Out-of-the-way museums and sights, Lisbon
An intriguing archeological site in Lisbon is some interesting Roman ruins to be found underground in Baixa. One of the unique things about this site is that in order to visit it you must enter a modern bank, as if on banking business, in order to start the tour. Found very recently in 1991, when the bank was starting to build this downtown building, these roman ruins are owned by the Banco Comercial Portugues.
Throughout the bank's underground foundations are vast tunnels of Roman ruins. You will need to be in fairly good health to take this tour. For example, the walkways are only about 4 feet tall so you will often have to bend and crouch along through this maze of tunnels. But for a completely different look at ancient Lisbon I think you will find that it is worth the trouble.
There are old Roman wells that, interesting by itself, were used as a water supply by the firefighters during the earthquake of 1755. There are also old Roman baths with beautiful blue and white inlaid mosaic motifs, old fish salting tanks denoting the major commercial industry at the time as well as the skeleton of an ancient citizen along with some broken pottery.
Lisbon's so-called 'green lungs' reflect its geographic position in Europe's southwestern corner. The hilly Monsanto Park covers approximately one-quarter of the city, which is more of a recreational forest and excursion area than a park.
The Avenida da Liberdade, Lisbon's equivalent of the Champs Elysees, stretches west from Rossio (just outside of the historic Baixa area) to Pombal's monument and Edward VII Park, a large formal garden and leisure area. The centrally located Edward VII Park, which gently slopes from west to east towards the River Tagus, is a wonderful spot to slow down for a little while, maybe have a picnic or to just relax before heading back into adventures within Lisbon?s inner realms.
The largest park in central Lisbon was named in honor of King Edward VII of England who came to Lisbon in 1902 to reaffirm the Anglo-Portuguese alliance. The wide grassy slope that extends for 62 acres (25 hectares) was laid out as Parque da Liberdade, a continuation of Avenida da Liberdade, in the late 19th century.
Neatly clipped box hedging, flanked by mosaic-patterned walkways, stretches uphill from the Praca Marques de Pombal to a scenic lookout at the top. From the lookout you will have fine views of the city and the distant hills on the far side of the Tagus River.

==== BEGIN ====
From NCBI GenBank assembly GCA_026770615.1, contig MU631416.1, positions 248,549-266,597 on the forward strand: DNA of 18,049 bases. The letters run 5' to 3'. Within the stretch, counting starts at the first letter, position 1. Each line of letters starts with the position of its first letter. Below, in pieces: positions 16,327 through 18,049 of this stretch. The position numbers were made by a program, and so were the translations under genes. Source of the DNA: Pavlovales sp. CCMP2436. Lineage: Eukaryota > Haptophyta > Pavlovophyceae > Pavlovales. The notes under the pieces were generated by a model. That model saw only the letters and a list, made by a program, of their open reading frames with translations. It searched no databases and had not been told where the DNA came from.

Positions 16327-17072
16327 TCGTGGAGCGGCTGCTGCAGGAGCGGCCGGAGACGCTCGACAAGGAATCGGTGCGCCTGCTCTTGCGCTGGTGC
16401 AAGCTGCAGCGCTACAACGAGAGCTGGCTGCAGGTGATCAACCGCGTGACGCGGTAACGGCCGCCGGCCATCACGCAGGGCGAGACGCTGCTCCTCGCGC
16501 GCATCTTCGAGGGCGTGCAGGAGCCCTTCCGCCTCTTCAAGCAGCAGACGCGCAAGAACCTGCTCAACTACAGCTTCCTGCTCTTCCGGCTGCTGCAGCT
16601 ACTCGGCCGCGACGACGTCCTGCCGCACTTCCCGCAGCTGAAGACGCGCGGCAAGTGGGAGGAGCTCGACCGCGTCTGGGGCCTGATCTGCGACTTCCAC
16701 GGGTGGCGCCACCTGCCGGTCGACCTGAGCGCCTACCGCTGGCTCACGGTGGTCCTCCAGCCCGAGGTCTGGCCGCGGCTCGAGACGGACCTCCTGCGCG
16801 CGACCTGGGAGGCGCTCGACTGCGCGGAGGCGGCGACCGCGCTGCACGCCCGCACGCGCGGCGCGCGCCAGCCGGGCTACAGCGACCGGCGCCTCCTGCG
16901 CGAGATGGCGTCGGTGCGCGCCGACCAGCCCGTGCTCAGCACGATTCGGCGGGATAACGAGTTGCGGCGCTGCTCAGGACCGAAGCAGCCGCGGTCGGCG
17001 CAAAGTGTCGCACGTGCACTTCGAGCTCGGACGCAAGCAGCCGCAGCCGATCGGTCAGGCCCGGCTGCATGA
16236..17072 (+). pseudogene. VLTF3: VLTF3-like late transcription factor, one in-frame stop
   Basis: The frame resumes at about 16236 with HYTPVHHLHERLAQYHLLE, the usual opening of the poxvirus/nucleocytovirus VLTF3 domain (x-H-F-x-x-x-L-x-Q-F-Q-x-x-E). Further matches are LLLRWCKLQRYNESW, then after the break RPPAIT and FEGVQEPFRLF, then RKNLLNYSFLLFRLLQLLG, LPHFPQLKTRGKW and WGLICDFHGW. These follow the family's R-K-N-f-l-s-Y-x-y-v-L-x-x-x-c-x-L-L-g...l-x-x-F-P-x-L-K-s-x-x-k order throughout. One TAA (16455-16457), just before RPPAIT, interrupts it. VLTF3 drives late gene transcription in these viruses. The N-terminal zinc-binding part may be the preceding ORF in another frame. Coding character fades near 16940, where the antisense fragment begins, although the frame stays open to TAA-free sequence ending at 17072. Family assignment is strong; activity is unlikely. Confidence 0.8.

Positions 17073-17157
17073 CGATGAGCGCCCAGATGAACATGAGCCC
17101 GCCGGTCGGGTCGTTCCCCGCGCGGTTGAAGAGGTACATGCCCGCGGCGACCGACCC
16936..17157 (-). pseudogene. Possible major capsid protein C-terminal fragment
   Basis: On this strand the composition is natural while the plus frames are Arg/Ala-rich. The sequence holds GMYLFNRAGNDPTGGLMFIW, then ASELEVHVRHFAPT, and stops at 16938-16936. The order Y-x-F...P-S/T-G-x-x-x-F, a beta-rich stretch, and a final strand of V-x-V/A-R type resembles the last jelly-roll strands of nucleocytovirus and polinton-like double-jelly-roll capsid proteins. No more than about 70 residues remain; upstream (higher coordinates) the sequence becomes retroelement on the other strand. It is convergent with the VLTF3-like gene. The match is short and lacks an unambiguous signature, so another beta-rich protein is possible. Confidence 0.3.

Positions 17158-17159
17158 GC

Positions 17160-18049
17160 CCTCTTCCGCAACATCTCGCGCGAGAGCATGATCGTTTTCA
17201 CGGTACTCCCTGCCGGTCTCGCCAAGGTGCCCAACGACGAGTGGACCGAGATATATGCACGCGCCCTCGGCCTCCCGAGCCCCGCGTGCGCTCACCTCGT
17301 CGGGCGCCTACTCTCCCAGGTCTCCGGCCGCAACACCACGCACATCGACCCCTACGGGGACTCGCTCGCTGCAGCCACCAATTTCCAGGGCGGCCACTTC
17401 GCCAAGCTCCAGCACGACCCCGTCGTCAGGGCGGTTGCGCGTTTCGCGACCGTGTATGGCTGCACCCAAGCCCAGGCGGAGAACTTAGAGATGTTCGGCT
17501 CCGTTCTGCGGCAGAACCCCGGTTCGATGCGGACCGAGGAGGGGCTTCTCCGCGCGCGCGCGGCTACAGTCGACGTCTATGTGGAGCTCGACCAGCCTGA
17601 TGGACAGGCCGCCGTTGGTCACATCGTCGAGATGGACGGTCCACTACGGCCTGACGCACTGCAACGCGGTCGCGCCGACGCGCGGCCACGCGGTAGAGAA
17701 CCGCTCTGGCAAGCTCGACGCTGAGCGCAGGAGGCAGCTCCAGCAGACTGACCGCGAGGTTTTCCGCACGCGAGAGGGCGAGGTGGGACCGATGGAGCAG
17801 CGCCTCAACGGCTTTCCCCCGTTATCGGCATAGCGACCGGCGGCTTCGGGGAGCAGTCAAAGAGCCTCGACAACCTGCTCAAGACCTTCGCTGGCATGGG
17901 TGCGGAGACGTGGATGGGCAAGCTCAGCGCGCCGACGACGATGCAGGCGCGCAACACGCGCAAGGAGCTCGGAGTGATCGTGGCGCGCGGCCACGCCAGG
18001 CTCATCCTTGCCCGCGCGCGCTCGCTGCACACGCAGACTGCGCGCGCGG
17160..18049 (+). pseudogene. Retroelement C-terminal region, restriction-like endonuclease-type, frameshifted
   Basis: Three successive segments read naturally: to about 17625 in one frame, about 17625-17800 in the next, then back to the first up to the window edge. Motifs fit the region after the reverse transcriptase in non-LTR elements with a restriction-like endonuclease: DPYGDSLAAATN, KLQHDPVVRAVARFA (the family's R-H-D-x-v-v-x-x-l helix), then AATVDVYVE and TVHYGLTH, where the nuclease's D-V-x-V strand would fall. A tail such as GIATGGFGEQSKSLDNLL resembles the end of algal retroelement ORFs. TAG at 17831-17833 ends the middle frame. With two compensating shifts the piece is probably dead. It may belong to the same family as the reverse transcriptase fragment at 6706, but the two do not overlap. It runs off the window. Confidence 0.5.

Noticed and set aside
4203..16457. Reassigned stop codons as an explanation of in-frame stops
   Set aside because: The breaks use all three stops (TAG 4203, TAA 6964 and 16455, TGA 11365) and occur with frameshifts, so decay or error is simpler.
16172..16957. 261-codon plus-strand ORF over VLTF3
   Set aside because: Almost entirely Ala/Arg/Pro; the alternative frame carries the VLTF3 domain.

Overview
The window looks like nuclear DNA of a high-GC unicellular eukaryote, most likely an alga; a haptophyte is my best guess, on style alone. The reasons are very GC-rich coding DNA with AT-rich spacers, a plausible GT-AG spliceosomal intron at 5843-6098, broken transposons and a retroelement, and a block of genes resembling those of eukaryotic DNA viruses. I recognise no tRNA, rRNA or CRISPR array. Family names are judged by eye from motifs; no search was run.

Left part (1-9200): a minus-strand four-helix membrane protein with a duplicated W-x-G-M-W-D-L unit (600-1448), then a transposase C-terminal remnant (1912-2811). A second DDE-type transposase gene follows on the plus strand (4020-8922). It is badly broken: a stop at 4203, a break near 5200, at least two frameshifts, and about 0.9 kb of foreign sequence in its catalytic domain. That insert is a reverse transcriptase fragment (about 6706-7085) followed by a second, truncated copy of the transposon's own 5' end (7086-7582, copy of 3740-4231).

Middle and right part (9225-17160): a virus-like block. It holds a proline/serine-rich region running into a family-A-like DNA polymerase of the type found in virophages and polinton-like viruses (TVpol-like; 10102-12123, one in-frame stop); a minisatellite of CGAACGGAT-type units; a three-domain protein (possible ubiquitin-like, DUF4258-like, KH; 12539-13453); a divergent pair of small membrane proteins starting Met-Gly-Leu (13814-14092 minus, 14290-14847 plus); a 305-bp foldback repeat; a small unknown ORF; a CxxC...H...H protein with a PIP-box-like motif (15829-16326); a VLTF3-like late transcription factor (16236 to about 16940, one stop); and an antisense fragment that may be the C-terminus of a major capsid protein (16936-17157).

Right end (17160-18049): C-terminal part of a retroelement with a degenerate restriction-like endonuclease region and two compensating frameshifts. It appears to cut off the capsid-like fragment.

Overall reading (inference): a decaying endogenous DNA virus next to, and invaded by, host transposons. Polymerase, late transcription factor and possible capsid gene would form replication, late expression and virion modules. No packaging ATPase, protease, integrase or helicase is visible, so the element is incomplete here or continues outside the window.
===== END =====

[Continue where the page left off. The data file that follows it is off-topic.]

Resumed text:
The Edward VII Park features a lakeside restaurant and two tropical greenhouses known as Estufa Fria, which houses palm and bamboo, ferns, banana trees, exotic flowers, bushes, trees and cacti from every corner of the world set along streams and waterfalls. Also part of this park is the Pavilhao Carlos Lopes, named after the 1984 Olympic marathon winner, which is now used for concerts and conferences. All of this makes Edward VII Park one of the most popular off-the-beaten path spots for tourists visiting the capital.
This is a treasure house of art covering almost every significant epoch. Egyptian, Greco-Roman, Islamic and Oriental art comprise half the exhibition rooms and the remainder is devoted to European art from medieval times to the early 20th century.
The gardens are well kept and are really beautifull.
By chance, I happened upon the University of Lisbon's Botanical Gardens (Jardim Botânico da Universidade de Lisboa ), on the R. Escola Politécnica. The gardens were bright and colourful in early February ... they must be gorgeous in the spring and summer months.
There is a very inexpensive fee to enter - 1,50 € according to the website.
Located on the southern edge of the Alfama neighborhood, this small museum illustrates the history of fado, Portugal's contribution to the musical pantheon. Performed by vocalists and guitarists, the music sounds like a cross between the blues and flamenco, with the beautiful sound of the Portuguese language making it very haunting to listen to. The museum goes in somewhat exhausting detail through every aspect of fado's history and styles. What is great is that you can listen to samples of all types of fado singing and playing. Naturally, there is a great gift shop (more of a record store, really), and we made the most of the opportunity to pick up some CDs.
Why not spend some time to visit the Museu de Macao? An interesting collection of stoneware, porcelain, earthware coming from the Chinese art through the former portuguese enclave of Macao.
The Museum is closed on Mondays and it is situated in Rua da Junqueira 30. It can reached by tramway 15, from Praça da Figueira or Praça do Comercio or Cais do Sodre. Entrance fee: 2.5 Euro